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Henry Wadsworth Longfellow, ed. Poems of Places: An Anthology in 31 Volumes.
Oceanica: Vol. XXXI. 1876–79.

Appendix: New Zealand

New Zealand Scenery

By Alfred Domett (1811–1887)

(From Ranolf and Amohia)

IT was a wondrous realm beguiled

Our youth amid its charms to roam;

O’er scenes more fair, serenely wild,

Not often summer’s glory smiled;

When flecks of cloud, transparent, bright—

No alabaster half so white—

Hung lightly in a luminous dome

Of sapphire—seemed to float and sleep

Far in the front of its blue steep;

And almost awful, none the less

For its liquescent loveliness,

Behind them sunk—just o’er the hill—

The deep abyss, profound and still,

The so immediate Infinite,

That yet emerged, the same, it seemed

In hue divine and melting balm,

In many a lake whose crystal calm

Uncrisped, unwrinkled, scarcely gleamed;

Where sky above and lake below

Would like one sphere of azure show,

Save for the circling belt alone,

The softly painted purple zone

Of mountains, bathed where nearer seen

In sunny tints of sober green,

With velvet dark of woods between,

All glossy glooms and shifting sheen;

While here and there some peak of snow

Would o’er their tenderer violet lean.

And yet within this region, fair

With wealth of waving woods,—these glades

And glens and lustre-smitten shades,

Where trees of tropic beauty rare

With graceful spread and ample swell

Uprose,—and that strange asphodel

On tufts of stiff green bayonet-blades,

Great bunches of white bloom upbore,

Like blocks of sea-washed madrepore,

That steeped the noon in fragrance wide,

Till, by the exceeding sweet opprest,

The stately tree-fern leaned aside

For languor, with its starry crown

Of radiating fretted fans,

And proudly springing beauteous crest

Of shoots all brown with glistening down,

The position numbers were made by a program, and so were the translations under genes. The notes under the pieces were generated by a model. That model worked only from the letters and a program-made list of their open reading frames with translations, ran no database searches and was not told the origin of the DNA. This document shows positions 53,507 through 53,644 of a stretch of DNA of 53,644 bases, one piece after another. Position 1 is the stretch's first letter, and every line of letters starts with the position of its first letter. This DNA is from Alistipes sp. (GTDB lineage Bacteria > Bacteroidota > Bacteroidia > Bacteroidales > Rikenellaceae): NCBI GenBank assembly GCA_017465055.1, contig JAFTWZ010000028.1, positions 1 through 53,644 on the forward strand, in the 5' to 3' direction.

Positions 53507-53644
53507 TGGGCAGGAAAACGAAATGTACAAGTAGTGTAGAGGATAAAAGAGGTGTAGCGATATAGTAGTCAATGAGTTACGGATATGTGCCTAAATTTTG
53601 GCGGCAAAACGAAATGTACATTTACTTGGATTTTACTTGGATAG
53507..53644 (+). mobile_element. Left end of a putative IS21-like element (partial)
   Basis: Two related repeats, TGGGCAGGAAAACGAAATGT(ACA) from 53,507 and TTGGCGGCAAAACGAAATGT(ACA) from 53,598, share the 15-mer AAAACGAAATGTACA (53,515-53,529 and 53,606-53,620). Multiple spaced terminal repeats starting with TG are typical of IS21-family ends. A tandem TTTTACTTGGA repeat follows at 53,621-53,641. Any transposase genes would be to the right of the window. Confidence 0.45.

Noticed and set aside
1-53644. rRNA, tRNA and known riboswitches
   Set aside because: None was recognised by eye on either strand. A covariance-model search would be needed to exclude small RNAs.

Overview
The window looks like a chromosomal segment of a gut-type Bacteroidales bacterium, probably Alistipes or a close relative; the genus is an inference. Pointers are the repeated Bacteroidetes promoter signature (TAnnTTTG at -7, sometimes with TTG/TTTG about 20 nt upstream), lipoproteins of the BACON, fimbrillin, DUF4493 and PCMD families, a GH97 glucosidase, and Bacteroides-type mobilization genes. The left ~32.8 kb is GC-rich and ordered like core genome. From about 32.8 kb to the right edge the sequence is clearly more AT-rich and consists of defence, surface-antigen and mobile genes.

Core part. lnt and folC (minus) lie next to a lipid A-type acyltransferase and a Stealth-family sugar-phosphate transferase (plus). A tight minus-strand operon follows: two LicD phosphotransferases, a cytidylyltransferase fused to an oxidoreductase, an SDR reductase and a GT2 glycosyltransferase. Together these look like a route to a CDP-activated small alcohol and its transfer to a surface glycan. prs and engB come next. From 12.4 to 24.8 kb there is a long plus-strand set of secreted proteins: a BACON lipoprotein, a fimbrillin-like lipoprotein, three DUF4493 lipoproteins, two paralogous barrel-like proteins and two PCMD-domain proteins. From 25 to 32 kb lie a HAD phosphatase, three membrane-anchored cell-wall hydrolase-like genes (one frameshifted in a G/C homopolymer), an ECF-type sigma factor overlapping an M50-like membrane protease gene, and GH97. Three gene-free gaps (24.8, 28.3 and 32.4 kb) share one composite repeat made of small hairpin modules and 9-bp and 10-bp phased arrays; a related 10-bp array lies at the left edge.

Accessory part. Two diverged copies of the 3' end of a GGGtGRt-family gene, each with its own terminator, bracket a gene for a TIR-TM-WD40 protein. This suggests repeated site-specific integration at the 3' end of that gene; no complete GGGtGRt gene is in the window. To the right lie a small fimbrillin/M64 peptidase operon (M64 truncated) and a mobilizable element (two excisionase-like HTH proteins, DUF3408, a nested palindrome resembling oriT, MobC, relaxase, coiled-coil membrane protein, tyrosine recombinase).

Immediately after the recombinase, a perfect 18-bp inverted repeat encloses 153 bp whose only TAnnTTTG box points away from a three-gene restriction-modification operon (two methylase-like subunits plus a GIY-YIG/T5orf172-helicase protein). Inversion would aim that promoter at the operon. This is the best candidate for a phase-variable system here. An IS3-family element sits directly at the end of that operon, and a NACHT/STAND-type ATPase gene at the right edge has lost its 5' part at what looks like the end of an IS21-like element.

Curved like the lyre-bird’s tail half spread,

Or necks opposed of wrangling swans,

Red bill to bill, black breast to breast,—

Ay! in this realm of seeming rest,

What sights you met and sounds of dread!

Calcareous caldrons, deep and large

With geysers hissing to their marge;

Sulphureous fumes that spout and blow;

Columns and cones of boiling snow;

And sable lazy-bubbling pools

Of sputtering mud that never cools;

With jets of steam through narrow vents

Uproaring, maddening to the sky,

Like cannon-mouths that shoot on high,

In unremitting loud discharge,

Their inexhaustible contents;

While oft beneath the trembling ground

Rumbles a drear persistent sound

Like ponderous engines infinite, working

At some tremendous task below!

Such are the signs and symptoms—lurking

Or launching forth in dread display—

Of hidden fires, internal strife,

Amid that leafy, lush array

Of rank luxuriant verdurous life:

Glad haunts above where blissful love

Might revel, rove, enraptured dwell;

But through them pierce such tokens fierce

Of rage beneath and frenzies fell;

As if, to quench and stifle it,

Green Paradise were flung o’er Hell,—

Flung fresh with all her bowers close-knit,

Her dewy vales and dimpled streams;

Yet could not so its fury quell

But that the old red realm accurst

Would still recalcitrate, rebel,

Still struggle upward and outburst

In scalding fumes, sulphureous steams.

It struck you as you paused to trace

The sunny scenery’s strange extremes,

As if in some divinest face,

All heavenly smiles, divinest grace,

Your eye at times discerned, despite

Sweet looks with innocence elate,

Some wan, wild spasm of blank affright,

Or demon scowl of pent-up hate;

Or some convulsive writhe confest,

For all that bloom of beauty bright,

An anguish not to be represt.

You look,—a moment bask in, bless,

Its laughing light of happiness;

But look again,—what startling throes

And fiery pangs of fierce distress

The lovely lineaments disclose,—

How o’er the fascinating features flit

The genuine passions of the nether pit!